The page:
Madrid, Spain - Just days after an explosive device detonated on Lenin Artieda's computer, injuring him, the journalist was back in the newsroom, refusing to let the incident keep him from working.
The main political interviewer for the Ecuavisa television channel was one of five journalists who received letter bombs last week. The attack is the latest in a wave of violence directed at the media in the South American country.
All the targets in the letter bomb campaign were high-profile television and radio journalists.
The Ecuadorean prosecutor's office has opened an investigation into what it terms a crime of terrorism but did not say why it believed the media offices were targeted.
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Organizations that document violations against media and advocate for a safer environment say they are troubled by the attacks.
Cesar Ricaurte, executive director of the media freedom group Fundamedios, described it as a "worrying" development.
"These were designed to send a very strong message of disrespect for the media," he told VOA.
Ricaurte said that journalists are coming under increasing pressure in Ecuador.
His organization documented a record 352 verbal, physical and legal threats made to 441 reporters.
For Artieda, he said the package containing the explosives had seemed legitimate at first.
"I received a pen drive with a piece of paper which said it contained information about corruption in the government of Correa," he said referring to former President Rafael Correa. "It had a name and an address, so it seemed OK."
"When I put it in my computer, it exploded, cutting my face and injuring my right hand slightly. The bomb squad said only 50% of the explosives went off. If all of it had gone off, I would have suffered serious injury."
Five Ecuador TV Stations Receive Letter Bombs, One Explodes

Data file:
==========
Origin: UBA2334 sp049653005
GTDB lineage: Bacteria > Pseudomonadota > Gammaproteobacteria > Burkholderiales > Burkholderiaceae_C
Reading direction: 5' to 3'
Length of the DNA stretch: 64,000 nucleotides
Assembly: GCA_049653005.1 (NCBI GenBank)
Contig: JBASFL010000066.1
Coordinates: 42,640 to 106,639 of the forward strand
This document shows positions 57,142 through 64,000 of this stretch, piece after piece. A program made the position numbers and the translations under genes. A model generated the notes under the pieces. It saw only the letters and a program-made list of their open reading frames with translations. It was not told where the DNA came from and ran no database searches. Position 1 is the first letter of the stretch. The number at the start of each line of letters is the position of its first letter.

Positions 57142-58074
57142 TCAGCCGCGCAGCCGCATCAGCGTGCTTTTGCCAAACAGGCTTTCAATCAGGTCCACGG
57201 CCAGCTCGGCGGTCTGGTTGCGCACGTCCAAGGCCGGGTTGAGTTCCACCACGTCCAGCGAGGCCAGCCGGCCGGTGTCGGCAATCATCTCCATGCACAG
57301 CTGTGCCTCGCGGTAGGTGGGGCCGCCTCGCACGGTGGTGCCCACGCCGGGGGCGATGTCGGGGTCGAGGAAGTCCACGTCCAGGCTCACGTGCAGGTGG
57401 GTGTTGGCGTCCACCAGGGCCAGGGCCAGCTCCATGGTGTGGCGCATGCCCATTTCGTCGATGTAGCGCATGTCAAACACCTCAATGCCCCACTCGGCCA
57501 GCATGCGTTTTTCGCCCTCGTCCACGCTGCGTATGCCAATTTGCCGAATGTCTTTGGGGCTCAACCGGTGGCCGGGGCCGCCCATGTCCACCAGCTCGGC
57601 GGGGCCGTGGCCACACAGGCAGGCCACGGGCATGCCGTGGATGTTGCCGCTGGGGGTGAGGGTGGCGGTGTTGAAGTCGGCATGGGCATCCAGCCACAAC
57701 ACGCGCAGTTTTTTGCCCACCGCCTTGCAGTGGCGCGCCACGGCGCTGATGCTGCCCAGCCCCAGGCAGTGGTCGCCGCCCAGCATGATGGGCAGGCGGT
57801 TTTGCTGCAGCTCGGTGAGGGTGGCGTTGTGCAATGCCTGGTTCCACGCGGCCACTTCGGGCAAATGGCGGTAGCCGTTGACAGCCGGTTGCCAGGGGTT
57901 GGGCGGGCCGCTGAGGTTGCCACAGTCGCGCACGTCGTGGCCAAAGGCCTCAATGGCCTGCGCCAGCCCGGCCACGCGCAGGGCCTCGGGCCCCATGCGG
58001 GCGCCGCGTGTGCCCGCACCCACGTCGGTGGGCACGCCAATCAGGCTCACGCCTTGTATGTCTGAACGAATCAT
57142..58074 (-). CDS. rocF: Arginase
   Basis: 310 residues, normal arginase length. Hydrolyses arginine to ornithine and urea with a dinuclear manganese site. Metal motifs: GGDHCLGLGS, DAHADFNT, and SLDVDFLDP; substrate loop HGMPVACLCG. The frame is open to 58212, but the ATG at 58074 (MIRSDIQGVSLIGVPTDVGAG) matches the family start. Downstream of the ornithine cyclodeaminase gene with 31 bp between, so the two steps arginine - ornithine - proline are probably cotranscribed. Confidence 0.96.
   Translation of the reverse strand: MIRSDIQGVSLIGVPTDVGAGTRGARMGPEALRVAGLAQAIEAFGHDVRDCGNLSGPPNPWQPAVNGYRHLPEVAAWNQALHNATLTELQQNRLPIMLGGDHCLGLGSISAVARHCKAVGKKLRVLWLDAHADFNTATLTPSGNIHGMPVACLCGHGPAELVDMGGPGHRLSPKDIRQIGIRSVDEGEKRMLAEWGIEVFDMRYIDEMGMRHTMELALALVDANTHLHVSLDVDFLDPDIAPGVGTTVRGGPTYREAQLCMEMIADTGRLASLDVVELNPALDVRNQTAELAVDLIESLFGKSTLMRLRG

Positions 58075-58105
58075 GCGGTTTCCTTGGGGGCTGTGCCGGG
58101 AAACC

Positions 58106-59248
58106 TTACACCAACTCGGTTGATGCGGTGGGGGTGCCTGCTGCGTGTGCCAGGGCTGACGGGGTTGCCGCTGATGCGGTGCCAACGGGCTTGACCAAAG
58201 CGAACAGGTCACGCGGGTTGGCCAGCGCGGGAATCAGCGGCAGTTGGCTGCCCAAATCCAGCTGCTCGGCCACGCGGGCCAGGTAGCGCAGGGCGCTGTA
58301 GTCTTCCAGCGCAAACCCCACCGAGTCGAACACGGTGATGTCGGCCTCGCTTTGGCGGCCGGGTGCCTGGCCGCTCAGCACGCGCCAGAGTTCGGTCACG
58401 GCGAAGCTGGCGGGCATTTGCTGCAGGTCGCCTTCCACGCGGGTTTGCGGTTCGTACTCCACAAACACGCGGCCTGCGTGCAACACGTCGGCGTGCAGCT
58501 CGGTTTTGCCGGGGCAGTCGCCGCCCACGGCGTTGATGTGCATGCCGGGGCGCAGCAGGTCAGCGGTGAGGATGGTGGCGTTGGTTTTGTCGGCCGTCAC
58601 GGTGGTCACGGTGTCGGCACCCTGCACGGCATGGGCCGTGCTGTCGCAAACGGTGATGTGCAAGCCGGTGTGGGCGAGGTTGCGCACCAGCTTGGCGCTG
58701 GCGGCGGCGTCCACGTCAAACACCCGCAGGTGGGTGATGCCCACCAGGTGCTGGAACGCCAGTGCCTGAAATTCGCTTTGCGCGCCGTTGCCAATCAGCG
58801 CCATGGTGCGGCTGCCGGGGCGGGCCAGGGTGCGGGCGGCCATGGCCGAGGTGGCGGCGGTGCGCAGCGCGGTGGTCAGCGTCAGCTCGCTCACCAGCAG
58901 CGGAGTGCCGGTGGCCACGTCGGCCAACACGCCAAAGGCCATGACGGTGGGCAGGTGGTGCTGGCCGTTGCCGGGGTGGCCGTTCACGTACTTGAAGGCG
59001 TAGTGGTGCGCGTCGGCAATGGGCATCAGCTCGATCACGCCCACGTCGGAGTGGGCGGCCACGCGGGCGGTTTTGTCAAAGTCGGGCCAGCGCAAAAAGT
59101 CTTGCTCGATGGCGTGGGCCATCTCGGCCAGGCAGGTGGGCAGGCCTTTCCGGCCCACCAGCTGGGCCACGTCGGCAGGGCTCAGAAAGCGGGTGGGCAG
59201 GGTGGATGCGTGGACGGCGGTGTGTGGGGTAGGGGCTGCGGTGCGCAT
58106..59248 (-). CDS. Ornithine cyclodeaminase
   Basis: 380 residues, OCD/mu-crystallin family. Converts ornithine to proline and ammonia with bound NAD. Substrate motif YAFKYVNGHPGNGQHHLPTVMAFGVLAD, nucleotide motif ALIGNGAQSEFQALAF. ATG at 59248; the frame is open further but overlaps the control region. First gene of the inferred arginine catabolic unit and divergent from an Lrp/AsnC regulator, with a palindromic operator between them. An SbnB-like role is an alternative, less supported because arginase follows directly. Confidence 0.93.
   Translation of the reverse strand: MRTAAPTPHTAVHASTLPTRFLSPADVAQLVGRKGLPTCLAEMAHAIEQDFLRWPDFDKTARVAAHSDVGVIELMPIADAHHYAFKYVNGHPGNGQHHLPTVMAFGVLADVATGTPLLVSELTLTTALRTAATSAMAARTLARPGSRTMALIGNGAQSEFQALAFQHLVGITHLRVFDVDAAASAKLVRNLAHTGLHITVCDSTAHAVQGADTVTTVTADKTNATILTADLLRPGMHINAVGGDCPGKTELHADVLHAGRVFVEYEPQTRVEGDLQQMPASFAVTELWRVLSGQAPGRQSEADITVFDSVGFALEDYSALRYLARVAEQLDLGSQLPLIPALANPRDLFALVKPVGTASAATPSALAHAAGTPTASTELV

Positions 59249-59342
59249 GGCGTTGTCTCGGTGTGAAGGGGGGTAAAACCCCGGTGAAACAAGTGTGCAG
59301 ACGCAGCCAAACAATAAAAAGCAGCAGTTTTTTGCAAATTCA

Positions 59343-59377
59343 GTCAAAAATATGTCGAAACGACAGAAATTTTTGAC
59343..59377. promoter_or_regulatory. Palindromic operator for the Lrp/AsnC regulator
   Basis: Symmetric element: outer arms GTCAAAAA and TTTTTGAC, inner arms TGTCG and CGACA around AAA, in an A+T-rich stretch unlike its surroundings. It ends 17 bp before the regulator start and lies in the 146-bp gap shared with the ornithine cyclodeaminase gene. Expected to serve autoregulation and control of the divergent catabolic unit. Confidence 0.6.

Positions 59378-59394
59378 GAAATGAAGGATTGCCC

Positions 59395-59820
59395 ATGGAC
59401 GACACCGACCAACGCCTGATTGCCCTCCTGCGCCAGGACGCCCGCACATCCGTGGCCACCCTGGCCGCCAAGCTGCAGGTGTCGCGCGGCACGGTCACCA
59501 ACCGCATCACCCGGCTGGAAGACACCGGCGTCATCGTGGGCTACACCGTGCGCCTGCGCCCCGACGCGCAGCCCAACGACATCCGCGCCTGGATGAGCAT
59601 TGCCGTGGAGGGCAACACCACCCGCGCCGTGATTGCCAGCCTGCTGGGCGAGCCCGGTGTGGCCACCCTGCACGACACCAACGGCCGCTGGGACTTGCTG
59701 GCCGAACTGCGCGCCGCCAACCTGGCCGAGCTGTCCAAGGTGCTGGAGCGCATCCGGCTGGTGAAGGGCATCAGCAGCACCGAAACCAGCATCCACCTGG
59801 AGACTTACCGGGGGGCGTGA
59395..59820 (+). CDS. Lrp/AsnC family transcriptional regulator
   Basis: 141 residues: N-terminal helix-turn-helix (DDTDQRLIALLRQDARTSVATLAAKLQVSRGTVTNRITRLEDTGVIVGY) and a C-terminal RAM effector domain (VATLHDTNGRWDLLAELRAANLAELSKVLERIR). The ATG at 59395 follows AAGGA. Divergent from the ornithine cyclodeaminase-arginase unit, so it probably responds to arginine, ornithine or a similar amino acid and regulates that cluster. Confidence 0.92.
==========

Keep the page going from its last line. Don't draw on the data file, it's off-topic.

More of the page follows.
Though he sustained only minor injuries, he and his family have been left with mental scars, he acknowledged.
"It could have been worse. My family and friends have been scared. But this will not put me off doing my work, providing information for the people of Ecuador," he said.
When he spoke with VOA days after the attack, Artieda was already back in his office.
He declined to speculate on who might be behind the campaign, saying, "That is a job for the police and the legal authorities."
Radio journalist Miguel Rivadeneira, who was also targeted, said he believes he had a lucky escape.
The device sent to Rivadeneira, who is director of news for radio station Ecuadoradio, failed to explode.
"The police told me that as I plugged it into a radio which has a lower electrical charge it failed to explode, whereas a colleague plugged a pen drive impregnated with explosives into a computer and it went off," he told VOA.
Rivadeneira conducts political interviews for the radio station and writes a newspaper column for El Comercio newspaper.
"We are being targeted by people on the margins of the law who are allied with the opposition. The government wants to uphold the law," he said.
"We are trying to conduct responsible and reliable journalism, but some people do not respect that."
Rivadeneira said his country was also increasingly coming under pressure from drug traffickers.